Johnny: And we’ll probably put up the third one. Like we might as well as soon as we know for sure…
Sean: I think yeah. We’ll get the covers both at the same time probably and just do that. Here is another good example of how this year is all about optimization and pre optimization in some cases. Normally with Dave and I, we’re pretty much what are we going to do? Dave what do you want to do? And we kind of figure out how that harmonizes with desire versus publication.
Johnny: That’s part of the process as well.
Sean: Totally.
Johnny: What are you going to force to me to do now?
Sean: We’re doing Yesterdays Gone season six. That is official going into production. We’re going to start it pretty soon. That is very much a pre optimization decision because we know that we have this successful franchise and it would be– it’s the smartest thing to do. It’s a way to not just– releasing the six one will kind of reverse optimize the other five. We can get on Apple, and series do very well there. We’re going to optimize the covers and the descriptions and everything for the exciting five. But then get the sixth one optimized before we write it, and the idea of okay, we’ve done a really good job with our old catalog getting that stuff to market. And now we want to optimize it. We don’t want to just throw new out to market; we want to take what we’re learning by optimizing our old stuff and really inserting that into our new philosophies [only] of new putting new product together.
Dave: Simon asked if we’re optimizing for outside the US. Not sure in what ways he means.
Sean: Do you mean in like as far as pricing or translations, I’m not quite sure what that question means.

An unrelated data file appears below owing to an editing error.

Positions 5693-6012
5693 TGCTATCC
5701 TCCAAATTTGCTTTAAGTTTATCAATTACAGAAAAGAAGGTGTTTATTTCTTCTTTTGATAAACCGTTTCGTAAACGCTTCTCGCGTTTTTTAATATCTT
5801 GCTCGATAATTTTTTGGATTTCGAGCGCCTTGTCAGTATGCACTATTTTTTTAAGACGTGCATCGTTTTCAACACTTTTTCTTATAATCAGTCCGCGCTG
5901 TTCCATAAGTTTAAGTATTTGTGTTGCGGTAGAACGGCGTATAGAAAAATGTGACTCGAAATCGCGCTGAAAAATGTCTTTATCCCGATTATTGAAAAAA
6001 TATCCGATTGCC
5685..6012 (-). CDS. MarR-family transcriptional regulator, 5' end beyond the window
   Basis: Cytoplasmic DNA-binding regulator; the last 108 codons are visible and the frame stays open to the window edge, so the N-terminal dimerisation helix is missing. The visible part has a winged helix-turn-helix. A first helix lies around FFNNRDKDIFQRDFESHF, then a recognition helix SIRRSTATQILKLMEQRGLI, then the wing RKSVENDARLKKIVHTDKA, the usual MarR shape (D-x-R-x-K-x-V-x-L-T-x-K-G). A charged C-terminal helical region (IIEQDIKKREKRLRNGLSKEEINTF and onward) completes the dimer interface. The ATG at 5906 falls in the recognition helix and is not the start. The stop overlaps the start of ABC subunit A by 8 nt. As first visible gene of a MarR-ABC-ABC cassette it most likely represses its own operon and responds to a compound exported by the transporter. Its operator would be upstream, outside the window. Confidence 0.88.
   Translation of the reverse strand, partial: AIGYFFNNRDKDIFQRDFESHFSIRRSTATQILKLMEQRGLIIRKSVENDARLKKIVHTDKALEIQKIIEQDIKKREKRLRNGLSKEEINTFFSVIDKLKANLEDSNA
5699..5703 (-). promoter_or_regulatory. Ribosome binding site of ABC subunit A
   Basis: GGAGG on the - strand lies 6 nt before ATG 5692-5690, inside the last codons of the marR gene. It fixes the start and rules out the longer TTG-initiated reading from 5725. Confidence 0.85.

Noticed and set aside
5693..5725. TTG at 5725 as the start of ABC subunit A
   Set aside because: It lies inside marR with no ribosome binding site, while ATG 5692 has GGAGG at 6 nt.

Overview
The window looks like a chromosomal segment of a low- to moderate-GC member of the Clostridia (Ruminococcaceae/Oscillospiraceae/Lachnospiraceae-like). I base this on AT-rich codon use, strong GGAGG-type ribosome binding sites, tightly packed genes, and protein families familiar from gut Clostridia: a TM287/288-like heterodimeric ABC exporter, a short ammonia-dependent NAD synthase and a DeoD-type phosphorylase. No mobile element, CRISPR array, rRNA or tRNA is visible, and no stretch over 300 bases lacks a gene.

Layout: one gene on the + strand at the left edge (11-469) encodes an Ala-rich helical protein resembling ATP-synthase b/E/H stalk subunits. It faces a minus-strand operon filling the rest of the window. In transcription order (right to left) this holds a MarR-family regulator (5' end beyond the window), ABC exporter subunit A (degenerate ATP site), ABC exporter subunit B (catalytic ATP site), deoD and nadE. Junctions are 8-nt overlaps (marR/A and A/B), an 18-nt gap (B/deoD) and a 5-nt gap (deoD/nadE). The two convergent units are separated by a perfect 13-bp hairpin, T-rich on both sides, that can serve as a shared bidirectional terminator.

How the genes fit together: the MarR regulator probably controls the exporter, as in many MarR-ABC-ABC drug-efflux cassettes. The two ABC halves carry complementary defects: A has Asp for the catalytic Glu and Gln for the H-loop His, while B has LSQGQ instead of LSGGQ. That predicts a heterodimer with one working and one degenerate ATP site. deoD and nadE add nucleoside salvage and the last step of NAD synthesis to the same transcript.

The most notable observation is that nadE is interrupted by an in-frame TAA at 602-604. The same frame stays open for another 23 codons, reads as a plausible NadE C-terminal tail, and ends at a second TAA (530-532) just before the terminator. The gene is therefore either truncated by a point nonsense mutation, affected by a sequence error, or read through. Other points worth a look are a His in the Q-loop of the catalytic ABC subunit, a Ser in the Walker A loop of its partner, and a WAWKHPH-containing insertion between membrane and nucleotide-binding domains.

Dave: He said, don’t know, just figure out you guys might something up your sleeves.
Sean: Yeah, I…
Johnny: Let me inserting something about optimizing. I don’t know how to answer that either other than if you made sure the price ended in 99, which I have mixed feelings about all of that just to speak for future proofing reasons, but we can get to that in a minute. If you guys haven’t gotten Nick Stevenson’s free thing yet, you should because that’s where we solidified a lot of what we sort of feel and suspect a lot of this. And he talks about all the different platforms. It’s free. The short link is ‘’. As far as optimizing outside the US the only think, I can like I said is, making sure the price ends in 99. But I haven’t been doing that honestly, which is maybe dump.
Dave: Mike I think we said a couple of weeks ago, the Canada price is a little lot higher, so we lower them to be the same as the US prices just so it doesn’t make it too damn expensive.
Johnny: Sean a long meditated sip, and when Sean is taking a sip we’re always a little biting danger. Actually he must not be because he must be frozen or something. There was something, again I was going to say there and I absolutely can’t remember what it was. I don’t know.
Sean: I think that there’s so much here and clearly this will go on, and on, and on. We will be talking about this frequently. We’ve got another one coming out in a month, and another one a month after that, and each one should build both on what’s coming and what we’ve already done. I don’t know if we want to open more boxes today or kind of round up to a close, I know we’re at an hour. But I think it’s again…
Johnny: Well…
Sean: At the risk of being…
Johnny: A lot of this is too is meticulous levels of details that– you know who’s happy right now are the summit attendees.
Sean: Summit attendees?
Johnny: Yeah. John emailed and he said something and I said, “Well you know we’ll see you in person.” And I think it was him that I said we’ll be able to talk about this. There’s just a lot of nitty-gritty that I think those people are going to be really happy to be able to talk to us about. But…
Sean: It’s also the type of stuff where we’ve profess, we’re a little bit nervous talking about some of this because we don’t want it to be taken the wrong way. And have people go like ‘Alien Invasion eight’ or whatever. That could be bad idea. And when you have a smaller group like that, and you can make eye contact with everybody, and you can really articulate yourselves without fear of being misinterpreted…
Dave: You can let them see both your regular and decoy wallets.